2. It is for those reasons that I accepted it was appropriate to make the orders.

Footnotes

[1] Attorney-General for the State of Queensland v Lawrence [2008] QSC 230.

[2] Attorney-General (Qld) v Lawrence [2016] QSC 58.

[3] At [8] to [16].

[4] At [26] to [147].

[5] Lawrence v Attorney-General (Qld) [2017] QCA 27.

[6] [1982] 1 WLR 185 at 189.

Close

Editorial Notes

  • Published Case Name:

    Attorney-General for the State of Queensland v Lawrence

  • Shortened Case Name:

    Attorney-General v Lawrence

  • Reported Citation:

    [2017] 2 Qd R 754

  • MNC:

    [2017] QSC 61

  • Court:

    QSC

  • Judge(s):

    Martin J

  • Date:

    20 Apr 2017

  • Selected for Reporting:

    Editor's Note

Litigation History

EventCitation or FileDateNotes
Primary Judgment[2008] QSC 23003 Oct 2008Order pursuant to s 13(5) of the Dangerous Prisoners (Sexual Offenders) Act 2003 (Qld) that offender be detained in custody for an indefinite term for control: Fryberg J
Primary Judgment[2011] QSC 2616 Mar 2011Leave granted for offender to re-open his case; further evidence adduced but not accepted: P Lyons J
Primary Judgment[2011] QSC 29104 Oct 2011Continuing detention order ([2008] QSC 230) rescinded and supervision order imposed; Attorney-General's application to stay supervision order pending determination of appeal refused: P Lyons J
Primary Judgment[2012] QSC 38606 Dec 2012Affirming decision of Fryberg J ([2008] QSC 230) that offender be subject to continuing detention order: Daubney J
Primary Judgment[2014] QSC 7702 May 2014Continuing detention order ([2008] QSC 230) rescinded and supervision order imposed: P McMurdo J
Primary Judgment[2015] QSC 1102 Feb 2015Declaring that "completion of the hearing", when calculating the date of the next annual review mandated under s 27 of the Dangerous Prisoners (Sexual Offenders) Act 2003 (Qld), refers to the hearing at first instance rather than a subsequent appeal: Douglas J
Primary Judgment[2016] QSC 5818 Mar 2016Affirming decision of Fryberg J ([2008] QSC 230) that offender be subject to continuing detention order: Atkinson J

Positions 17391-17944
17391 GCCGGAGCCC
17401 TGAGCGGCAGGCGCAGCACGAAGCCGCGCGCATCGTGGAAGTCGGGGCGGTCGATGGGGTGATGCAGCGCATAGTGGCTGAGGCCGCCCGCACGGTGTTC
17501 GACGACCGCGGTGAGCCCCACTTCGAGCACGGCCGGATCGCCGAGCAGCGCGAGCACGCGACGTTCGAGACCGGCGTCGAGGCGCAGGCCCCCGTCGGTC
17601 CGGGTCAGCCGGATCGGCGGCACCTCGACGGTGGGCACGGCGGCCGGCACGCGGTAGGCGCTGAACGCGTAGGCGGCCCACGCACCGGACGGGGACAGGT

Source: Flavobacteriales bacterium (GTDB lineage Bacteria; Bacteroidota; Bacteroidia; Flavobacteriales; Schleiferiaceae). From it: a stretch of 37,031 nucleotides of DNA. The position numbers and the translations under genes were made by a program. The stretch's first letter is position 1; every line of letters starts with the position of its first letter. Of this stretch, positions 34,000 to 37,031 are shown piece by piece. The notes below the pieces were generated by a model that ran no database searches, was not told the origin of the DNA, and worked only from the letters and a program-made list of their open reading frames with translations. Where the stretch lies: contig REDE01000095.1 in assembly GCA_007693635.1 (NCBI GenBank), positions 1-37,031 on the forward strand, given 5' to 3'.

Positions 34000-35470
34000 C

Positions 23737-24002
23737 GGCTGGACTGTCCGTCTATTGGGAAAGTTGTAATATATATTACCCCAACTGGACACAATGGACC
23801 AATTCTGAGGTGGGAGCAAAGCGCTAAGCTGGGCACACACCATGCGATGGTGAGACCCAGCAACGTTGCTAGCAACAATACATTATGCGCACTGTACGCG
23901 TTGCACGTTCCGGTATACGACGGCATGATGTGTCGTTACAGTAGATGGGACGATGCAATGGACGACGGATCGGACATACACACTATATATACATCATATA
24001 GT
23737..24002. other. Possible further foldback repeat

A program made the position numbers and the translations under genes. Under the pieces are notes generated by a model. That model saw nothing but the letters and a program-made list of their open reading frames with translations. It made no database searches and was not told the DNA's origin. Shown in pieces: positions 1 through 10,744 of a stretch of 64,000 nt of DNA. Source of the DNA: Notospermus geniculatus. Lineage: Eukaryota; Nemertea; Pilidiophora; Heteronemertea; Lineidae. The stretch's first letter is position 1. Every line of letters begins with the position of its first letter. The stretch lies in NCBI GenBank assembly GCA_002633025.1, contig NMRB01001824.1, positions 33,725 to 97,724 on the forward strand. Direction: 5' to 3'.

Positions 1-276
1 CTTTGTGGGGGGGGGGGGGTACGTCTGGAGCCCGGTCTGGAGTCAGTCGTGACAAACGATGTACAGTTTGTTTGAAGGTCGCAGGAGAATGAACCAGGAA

Primary Judgment[2017] QSC 61 [2017] 2 Qd R 75420 Apr 2017Affirming decision of Fryberg J ([2008] QSC 230) that offender be subject to continuing detention order: Martin J
Primary Judgment[2018] QSC 21828 Sep 2018Affirming decision of Fryberg J ([2008] QSC 230) that offender be subject to continuing detention order: Brown J
Primary Judgment[2020] QSC 7309 Apr 2020Affirming the decision of Fryberg J ([2008] QSC 230) that offender is a serious danger to the community; subject to further submissions, proposing to rescind continuing detention order ([2008] QSC 230) release offender from custody subject to a supervision order: Bowskill J
Primary Judgment[2020] QSC 8116 Apr 2020Continuing detention order ([2008] QSC 230) rescinded and supervision order imposed: Bowskill J
Primary Judgment[2021] QSC 7930 Mar 2021Attorney-General’s application for orders consequent upon likely contravention of supervision order imposed in [2020] QSC 81 dismissed: Davis J.
QCA Interlocutory Judgment[2011] QCA 30125 Oct 2011Application for order staying [2011] QSC 291 granted: Fraser JA
QCA Interlocutory Judgment[2014] QCA 10306 May 2014Application for order staying [2014] QSC 77 granted until determination of appeal: Gotterson JA
Appeal Determined (QCA)[2009] QCA 136 [2010] 1 Qd R 50522 May 2009Appeal from [2008] QSC 230 dismissed: Muir and Chesterman JJA and Wilson J
Appeal Determined (QCA)[2011] QCA 34702 Dec 2011Allowing the appeal, setting aside orders of P Lyons J ([2011] QSC 291) and affirming decision of Fryberg J ([2008] QSC 230) : Muir JA (Fraser and White JJA agreeing))
Appeal Determined (QCA)[2013] QCA 364 [2014] 2 Qd R 504; (2013) 306 ALR 281; (2013) 237 A Crim R 10906 Dec 2013Determination of separate questions on a case stated for the opinion of the Court of Appeal: Holmes, Muir and Fraser JJA
Appeal Determined (QCA)[2014] QCA 220 (2014) 244 A Crim R 18402 Sep 2014Allowing the appeal, setting aside orders of P McMurdo J ([2014] QSC 77) and affirming decision of Fryberg J ([2008] QSC 230): Fraser, Gotterson and Morrison JJA
Appeal Determined (QCA)[2017] QCA 2709 Mar 2017Dismissing the appeal from [2016] QSC 58 and refusing application to adduce new evidence: Fraser and Morrison JJA and Boddice J
Special Leave Refused (HCA)[2009] HCA Trans 24402 Oct 2009Application for special leave to appeal against [2009] QCA 136 refused: French CJ and Kiefel J
Special Leave Refused (HCA)[2012] HCA Trans 24705 Oct 2012Application for special leave to appeal against [2011] QCA 347 refused: French CJ and Kiefel J
Special Leave Refused (HCA)[2015] HCATrans 8317 Apr 2015Application for special leave to appeal against [2014] QCA 220 refused: Kiefel and Keane JJ

Appeal Status

Appeal Determined - Special Leave Refused (HCA)